The thematic section in this issue presents three exhibitions that show how photography can actively contribute to shaping a critical vision of the world. By bringing together a large number of images and points of view, the first sets out to offer an overall sense of the changes affecting global civilization. Inspired by Jean Baudrillard’s notion of the “total screen,” the second contrasts traditional photography and its mutant, digital, and interactive form, which augments the real at the scale of a screen interface. The third highlights the career of a photography critic whose vision is fed by his encounter with the works he has collected and their creators, while being attentive to the development of a photographic community.
CIVILIZATION – QUELLE ÉPOQUE !
Curators: William A. Ewing et Holly Roussell
This ambitious exhibition, which brings together some two hundred works by over a hundred photographers from five continents, sets out to give an overview of the great transformations now sweeping across the entire planet. Eight thematic sections offer a comprehension of the vectors of an accelerated transformation of the world that make the fate of the great majority of human beings interdependent with and subjugated to a single technological rationality, a single civili zational aim.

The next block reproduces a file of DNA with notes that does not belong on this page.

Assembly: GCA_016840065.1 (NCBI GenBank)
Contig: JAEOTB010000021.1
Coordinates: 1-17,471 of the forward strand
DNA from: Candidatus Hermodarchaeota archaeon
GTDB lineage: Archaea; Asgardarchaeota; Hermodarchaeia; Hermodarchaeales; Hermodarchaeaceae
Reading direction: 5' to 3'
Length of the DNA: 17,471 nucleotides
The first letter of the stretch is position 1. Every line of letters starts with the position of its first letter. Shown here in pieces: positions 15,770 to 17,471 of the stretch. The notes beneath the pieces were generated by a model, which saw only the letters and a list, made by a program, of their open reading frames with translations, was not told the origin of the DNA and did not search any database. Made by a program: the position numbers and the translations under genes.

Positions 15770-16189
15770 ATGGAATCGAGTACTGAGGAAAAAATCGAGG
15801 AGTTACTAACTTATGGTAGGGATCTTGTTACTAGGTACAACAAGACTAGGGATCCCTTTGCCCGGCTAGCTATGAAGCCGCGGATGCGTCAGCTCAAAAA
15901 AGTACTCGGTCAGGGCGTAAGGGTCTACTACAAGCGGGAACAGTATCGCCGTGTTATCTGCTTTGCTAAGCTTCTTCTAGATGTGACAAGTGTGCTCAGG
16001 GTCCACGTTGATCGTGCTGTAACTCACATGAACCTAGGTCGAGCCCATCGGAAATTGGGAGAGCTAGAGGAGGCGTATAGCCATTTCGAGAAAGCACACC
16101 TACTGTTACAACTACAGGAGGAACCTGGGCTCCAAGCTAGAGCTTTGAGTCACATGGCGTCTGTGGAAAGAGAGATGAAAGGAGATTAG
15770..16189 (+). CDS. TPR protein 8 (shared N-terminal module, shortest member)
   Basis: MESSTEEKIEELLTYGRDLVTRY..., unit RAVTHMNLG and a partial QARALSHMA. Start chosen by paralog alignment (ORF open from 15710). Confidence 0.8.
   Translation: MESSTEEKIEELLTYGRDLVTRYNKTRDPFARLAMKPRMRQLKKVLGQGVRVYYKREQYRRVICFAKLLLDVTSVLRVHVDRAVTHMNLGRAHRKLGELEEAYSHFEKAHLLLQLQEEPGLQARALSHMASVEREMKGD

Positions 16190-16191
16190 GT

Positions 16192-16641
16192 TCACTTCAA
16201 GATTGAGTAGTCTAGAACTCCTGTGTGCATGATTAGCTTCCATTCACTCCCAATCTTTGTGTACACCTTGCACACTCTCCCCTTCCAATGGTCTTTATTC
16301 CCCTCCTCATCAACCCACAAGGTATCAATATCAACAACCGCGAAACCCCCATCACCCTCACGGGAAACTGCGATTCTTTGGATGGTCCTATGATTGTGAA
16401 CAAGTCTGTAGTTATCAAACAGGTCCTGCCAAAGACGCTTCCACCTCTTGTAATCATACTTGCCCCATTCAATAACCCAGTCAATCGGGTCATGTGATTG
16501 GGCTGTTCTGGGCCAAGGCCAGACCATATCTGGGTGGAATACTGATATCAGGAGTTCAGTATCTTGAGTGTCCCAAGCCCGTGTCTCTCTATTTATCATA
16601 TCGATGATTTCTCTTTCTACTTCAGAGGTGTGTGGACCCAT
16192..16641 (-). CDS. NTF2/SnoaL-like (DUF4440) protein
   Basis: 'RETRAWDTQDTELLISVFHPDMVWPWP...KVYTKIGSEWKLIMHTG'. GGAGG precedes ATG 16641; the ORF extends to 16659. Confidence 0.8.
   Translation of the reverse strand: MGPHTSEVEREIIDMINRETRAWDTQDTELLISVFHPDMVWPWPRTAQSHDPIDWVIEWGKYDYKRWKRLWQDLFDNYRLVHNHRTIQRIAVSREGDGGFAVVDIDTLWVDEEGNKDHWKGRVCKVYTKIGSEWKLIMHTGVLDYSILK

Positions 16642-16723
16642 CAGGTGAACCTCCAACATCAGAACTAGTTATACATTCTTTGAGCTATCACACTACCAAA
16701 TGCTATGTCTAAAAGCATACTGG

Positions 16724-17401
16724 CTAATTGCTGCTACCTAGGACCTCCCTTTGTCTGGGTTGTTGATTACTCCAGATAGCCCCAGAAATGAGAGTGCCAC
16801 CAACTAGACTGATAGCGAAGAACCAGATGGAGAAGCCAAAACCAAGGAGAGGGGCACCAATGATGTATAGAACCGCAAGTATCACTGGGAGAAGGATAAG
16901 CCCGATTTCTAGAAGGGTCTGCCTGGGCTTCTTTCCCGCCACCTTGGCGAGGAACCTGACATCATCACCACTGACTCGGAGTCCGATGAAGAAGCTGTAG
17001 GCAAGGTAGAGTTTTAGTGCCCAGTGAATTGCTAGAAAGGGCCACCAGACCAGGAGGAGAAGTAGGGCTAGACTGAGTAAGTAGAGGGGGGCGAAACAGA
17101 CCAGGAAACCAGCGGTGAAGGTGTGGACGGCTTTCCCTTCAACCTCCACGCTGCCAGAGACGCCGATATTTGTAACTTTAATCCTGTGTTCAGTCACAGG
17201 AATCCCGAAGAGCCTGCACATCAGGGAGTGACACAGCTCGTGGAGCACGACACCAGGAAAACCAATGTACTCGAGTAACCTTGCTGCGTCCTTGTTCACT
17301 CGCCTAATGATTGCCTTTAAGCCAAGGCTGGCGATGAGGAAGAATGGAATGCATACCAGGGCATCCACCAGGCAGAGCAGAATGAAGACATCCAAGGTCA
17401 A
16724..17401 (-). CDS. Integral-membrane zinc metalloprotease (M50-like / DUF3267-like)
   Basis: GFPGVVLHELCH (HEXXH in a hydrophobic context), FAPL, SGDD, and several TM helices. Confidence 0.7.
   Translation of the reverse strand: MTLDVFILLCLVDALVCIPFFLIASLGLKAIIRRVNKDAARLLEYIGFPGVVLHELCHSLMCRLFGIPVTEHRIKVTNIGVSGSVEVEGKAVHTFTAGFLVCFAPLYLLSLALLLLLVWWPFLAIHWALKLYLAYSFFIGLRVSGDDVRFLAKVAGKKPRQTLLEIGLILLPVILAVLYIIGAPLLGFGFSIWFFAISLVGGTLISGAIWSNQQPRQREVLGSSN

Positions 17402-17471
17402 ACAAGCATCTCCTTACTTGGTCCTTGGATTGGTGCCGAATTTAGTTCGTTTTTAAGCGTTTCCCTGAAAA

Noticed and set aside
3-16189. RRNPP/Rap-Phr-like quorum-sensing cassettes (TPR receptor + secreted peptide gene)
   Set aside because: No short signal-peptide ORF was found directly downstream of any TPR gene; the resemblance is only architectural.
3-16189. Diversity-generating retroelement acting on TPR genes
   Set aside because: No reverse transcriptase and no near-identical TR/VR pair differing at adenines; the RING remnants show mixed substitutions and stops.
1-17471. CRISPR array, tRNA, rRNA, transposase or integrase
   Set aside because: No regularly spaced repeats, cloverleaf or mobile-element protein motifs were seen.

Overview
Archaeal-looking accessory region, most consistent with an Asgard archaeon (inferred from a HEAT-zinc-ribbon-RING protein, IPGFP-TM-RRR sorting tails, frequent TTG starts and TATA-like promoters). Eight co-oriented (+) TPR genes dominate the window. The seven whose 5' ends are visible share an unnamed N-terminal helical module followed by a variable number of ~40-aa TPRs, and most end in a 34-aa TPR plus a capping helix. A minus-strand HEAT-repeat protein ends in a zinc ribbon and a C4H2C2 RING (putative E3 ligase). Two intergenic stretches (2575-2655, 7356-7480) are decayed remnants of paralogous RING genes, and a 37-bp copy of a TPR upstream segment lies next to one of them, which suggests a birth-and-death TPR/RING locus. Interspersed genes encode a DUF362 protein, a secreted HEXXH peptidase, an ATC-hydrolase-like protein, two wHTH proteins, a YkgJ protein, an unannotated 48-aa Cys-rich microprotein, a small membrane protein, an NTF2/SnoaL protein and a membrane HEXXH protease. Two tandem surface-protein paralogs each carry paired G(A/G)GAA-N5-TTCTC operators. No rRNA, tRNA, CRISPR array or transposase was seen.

With an essay by Julie Martin
Curators: Amandine Alessandra, Marine Baudrillard, Carole Lévesque, Katharina Niemeyer et Magali Uhl
This exhibition is part of an academic research project that brought participants together to engage in a reflection instigated by Jean Baudrillard around the notion of the “total screen.” As a counterpoint to Baudrillard’s own photographs, the exhibition presents a series of multimedia works commenting on the omnipresence of the screen, as a virtual representation of the world, and its impacts on contemporary life.
With an essay by Edward Pérez-González
THREE MONTRÉAL PHOTOGRAPHERS +
Commissaire / curator: Robert Graham
This exhibition, an initiative by the critic and collector Robert Graham, summarizes a singular career that closely combines the acquisition of targeted photographic works and spending time with the photographers in the process of developing a critical vision of photog raphy. Through the detailed comments made by Graham in the catalogue, the show also offers an overview of the organic evolution of the local photography scene.
With an essay by Zoë Tousignant